Monday April 13, 2020
5 Lord, you alone are my inheritance, my cup of blessing.
You guard all that is mine.
6 The land you have given me is a pleasant land.
What a wonderful inheritance!
7 I will bless the Lord who guides me;
even at night my heart instructs me.
8 I know the Lord is always with me.
I will not be shaken, for he is right beside me.
9 No wonder my heart is glad, and I rejoice.Psalm 16:5-11 (NLT)
My body rests in safety.
10 For you will not leave my soul among the dead
or allow your holy one to rot in the grave.
11 You will show me the way of life,
granting me the joy of your presence
and the pleasures of living with you forever.
One of my childhood memories of my father is that he loved to drive. And his preferred model of car was a Studebaker since that was the make of car his father drove. My father loved to be behind the wheel. Because of this love of driving and because our family had very little money, one of our favorite things to do was to get in the car and take a ride.
Sometimes we would visit relatives or run errands, but what my father, and my mother as well, truly loved was to explore – just get in the car and drive somewhere. We lived in rural western Pennsylvania so there were plenty of roads to travel, small roads, that weren’t even marked on any map. My father might see a road veering off the one we were traveling, and he would turn up this unknown road just to see where it went. Often, we had no idea exactly where we were but thought it might be interesting to see new territory. Just as an aside, my father was an avid trout fisherman, and so I think he was also scoping out possible new and undiscovered streams for future fishing expeditions.
Even though my brother and I usually had absolutely no idea where we were or where we were headed, neither of us ever felt we were lost. We had faith and confidence in our father that he would be able to get us back home. Since we had no fears, we were able to enjoy the trip.
Thanks to COVID-19 we are all on a trip into the unknown. We don’t really know exactly where we are or when we will get back to the familiar. We have good reason to be anxious, worried, and concerned. Are we going to get sick? Will the stores continue to be stocked? What about our jobs? Our paychecks? Our kids and school? When can we once again go out to dinner/a movie/a sports game? When can we once again gather for worship? When? When? When?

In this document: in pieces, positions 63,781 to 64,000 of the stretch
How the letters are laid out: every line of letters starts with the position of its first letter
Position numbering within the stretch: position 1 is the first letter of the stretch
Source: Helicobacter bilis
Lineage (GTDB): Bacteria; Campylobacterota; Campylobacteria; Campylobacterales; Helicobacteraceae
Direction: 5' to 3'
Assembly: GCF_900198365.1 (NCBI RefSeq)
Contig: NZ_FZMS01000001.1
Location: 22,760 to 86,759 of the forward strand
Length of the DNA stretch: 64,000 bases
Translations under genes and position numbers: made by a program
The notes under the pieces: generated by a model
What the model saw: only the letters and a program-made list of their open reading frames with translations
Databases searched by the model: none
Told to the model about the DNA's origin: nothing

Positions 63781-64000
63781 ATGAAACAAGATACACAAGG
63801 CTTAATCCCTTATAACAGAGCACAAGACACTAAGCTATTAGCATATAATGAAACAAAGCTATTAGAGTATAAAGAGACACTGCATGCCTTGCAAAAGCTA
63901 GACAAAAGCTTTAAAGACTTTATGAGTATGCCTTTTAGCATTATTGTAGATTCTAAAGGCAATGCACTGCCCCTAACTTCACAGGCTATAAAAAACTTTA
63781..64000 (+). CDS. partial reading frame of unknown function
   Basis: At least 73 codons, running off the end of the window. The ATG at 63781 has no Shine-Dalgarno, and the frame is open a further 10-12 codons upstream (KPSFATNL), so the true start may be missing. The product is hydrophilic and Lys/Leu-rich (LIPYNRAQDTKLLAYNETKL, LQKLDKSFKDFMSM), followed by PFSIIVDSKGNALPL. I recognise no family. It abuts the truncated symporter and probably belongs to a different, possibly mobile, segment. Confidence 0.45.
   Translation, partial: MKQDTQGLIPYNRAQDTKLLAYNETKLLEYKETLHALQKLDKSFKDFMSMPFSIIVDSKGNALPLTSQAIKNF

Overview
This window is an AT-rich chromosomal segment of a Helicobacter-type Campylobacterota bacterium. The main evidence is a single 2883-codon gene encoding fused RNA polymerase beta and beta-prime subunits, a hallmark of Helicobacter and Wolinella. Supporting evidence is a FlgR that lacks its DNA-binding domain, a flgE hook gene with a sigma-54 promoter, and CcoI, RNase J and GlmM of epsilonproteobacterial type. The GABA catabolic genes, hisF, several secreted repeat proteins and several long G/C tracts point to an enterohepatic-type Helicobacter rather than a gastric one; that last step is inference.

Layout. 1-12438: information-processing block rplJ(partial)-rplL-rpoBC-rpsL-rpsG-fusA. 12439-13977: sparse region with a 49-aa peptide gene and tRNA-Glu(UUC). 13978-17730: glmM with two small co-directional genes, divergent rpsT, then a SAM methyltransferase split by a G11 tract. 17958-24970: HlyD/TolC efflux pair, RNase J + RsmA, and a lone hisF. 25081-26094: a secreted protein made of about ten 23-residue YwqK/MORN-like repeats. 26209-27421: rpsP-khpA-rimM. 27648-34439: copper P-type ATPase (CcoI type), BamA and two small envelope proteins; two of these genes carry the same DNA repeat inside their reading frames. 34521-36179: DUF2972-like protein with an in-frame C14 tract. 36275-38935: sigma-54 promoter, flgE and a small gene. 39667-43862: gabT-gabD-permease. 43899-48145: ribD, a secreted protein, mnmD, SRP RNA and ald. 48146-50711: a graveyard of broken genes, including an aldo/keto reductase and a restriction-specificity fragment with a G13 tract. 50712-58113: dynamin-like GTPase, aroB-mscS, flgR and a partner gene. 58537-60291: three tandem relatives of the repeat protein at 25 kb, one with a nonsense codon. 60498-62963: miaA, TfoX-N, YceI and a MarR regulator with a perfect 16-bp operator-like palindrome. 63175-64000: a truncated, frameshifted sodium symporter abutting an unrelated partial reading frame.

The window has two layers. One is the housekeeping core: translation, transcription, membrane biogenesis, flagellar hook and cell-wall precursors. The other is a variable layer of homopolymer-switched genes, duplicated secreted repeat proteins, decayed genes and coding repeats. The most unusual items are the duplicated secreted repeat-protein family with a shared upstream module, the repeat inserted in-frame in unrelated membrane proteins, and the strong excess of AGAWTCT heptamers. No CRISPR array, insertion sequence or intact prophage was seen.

We like to know where we are going, when we will get there, who we will meet, what we will experience, and how we should prepare. We like to be “in the know.” When we don’t have answers to these questions, we can feel lost and maybe even frustrated.
However, just as my brother and I had faith in our father’s knowledge of where we would eventually find something familiar and get us home again, we as Christians have the wonderful gift of faith in our Father God. We are traveling unfamiliar roads because of this virus. We don’t really know where we are going or when the trip will bring us back to the familiar.
We do know that the writer of Psalm 16, King David, was confident that God will show “the way of life, granting me the joy of your presence and the pleasures of living with you forever.”
In the gospel of Matthew 19:14, Jesus reminded the adults who had gathered to listen to him that the faith of children was not to be ignored. Instead he said, “Let the children come to me. Don’t stop them! For the Kingdom of Heaven belongs to those who are like these children.”
Let us all be able to give our concerns and worries over to God and focus on God’s care for us, never leaving us, always being with us, available to us in all circumstances, even our current pandemic difficulties.
Blessings to all who remain safe and well. Blessings to those who are suffering symptoms of this horrid virus. Blessings to those who have lost friends and loved ones in this pandemic. Bless mightily all the doctors and nurses who risk their lives every day and night caring for the sick and those who play support roles – the techs, the transport staff, even those who clean the rooms – all play such an important and vital role in helping all of us get through this time. Bless the EMTs, the fire companies, the police, and our government officials who are trying to keep is all safe. Bless all those who keep our grocery stores stocked, our home centers open for business and all others who are helping to keep our lives as normal as possible in this abnormal time. Blessings to us all. Amen.
-Pastor Joyce Donigian